[Foundation-l] An argument for strong copyleft

Anthony wikimail at inbox.org
Tue Apr 8 01:33:32 UTC 2008

On Mon, Apr 7, 2008 at 9:25 PM, Andrew Whitworth <wknight8111 at gmail.com> wrote:
> On Mon, Apr 7, 2008 at 9:13 PM, Anthony <wikimail at inbox.org> wrote:
>  > On Mon, Apr 7, 2008 at 9:06 PM, Andrew Whitworth <wknight8111 at gmail.com> wrote:
>  >  > On Mon, Apr 7, 2008 at 8:49 PM, Anthony <wikimail at inbox.org> wrote:
>  >  >  >  Being an "aggregation" under the GFDL does not preclude being a
>  >  >  >  "derivative work", so far as I can tell.  Do you disagree with this?
>  >  >
>  >  >  Yes, I do disagree with this.
>  >
>  >  Which is this?  [[Image:Jimbo_and_friends.png]]  What part of the
>  >  definition of the other does it fail?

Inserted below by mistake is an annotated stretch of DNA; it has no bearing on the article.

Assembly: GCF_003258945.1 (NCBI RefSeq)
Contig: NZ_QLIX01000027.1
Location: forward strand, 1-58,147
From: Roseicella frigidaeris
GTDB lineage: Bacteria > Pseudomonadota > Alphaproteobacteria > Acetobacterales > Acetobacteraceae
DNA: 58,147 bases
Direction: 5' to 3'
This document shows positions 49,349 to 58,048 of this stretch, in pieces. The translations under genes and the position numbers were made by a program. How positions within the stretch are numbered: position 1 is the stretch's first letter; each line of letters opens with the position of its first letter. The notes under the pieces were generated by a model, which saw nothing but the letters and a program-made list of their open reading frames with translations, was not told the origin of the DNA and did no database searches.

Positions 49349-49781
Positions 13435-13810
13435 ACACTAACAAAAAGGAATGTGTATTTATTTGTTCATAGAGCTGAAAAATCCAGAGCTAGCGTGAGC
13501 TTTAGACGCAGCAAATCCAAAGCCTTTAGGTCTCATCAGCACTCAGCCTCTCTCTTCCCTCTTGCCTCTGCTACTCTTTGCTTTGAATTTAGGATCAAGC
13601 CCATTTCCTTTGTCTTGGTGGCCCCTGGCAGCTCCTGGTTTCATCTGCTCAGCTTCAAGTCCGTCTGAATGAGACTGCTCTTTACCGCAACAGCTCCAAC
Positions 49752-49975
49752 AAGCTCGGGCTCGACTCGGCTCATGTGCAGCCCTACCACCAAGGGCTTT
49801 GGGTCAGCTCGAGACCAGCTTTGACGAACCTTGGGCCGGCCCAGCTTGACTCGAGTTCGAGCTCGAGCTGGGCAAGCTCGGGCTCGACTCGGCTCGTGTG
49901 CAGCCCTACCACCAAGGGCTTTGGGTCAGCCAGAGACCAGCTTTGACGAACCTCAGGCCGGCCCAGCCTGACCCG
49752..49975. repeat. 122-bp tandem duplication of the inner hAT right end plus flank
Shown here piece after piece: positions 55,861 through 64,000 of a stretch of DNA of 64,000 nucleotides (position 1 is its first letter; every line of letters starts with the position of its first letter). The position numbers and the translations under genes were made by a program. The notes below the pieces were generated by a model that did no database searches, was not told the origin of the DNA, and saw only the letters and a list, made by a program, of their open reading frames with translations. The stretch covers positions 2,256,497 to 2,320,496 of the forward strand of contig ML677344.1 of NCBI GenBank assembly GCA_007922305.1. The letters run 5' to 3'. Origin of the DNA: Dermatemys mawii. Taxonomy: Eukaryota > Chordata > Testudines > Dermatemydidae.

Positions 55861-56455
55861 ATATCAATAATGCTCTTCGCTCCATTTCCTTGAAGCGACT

>  I'm not a lawyer, I've read through the GFDL and have formed a general
>  understanding of it. If I had to guess about the specific image you
>  are referencing, I would probably guess that it could be a derivative
>  because the cartoon characters can probably be considered "parody",
>  and can therefore be included as fair use. Barring that, I have no
>  idea and won't venture to speculate on it any further.

Well, it's pretty assuredly a derivative work - in fact it's currently
used as Wikipedia's example of what a derivative work is.  And believe
it or not, all those characters are either GFDL or public domain.

Anyway, I think I figured out the answer to my own question.  It's a
derivative work, and it's not an "Aggregation", because it fails the
"separate" test.

OTOH, that gives me an idea of an image which clearly passes the
"derivative work" test and probably also passes the "Aggregation"
test: http://en.wikipedia.org/wiki/Image:WikimediaMosaicCapture.png

A rare case, but only because I wanted the answer to the "derivative
work" test to be so obvious.

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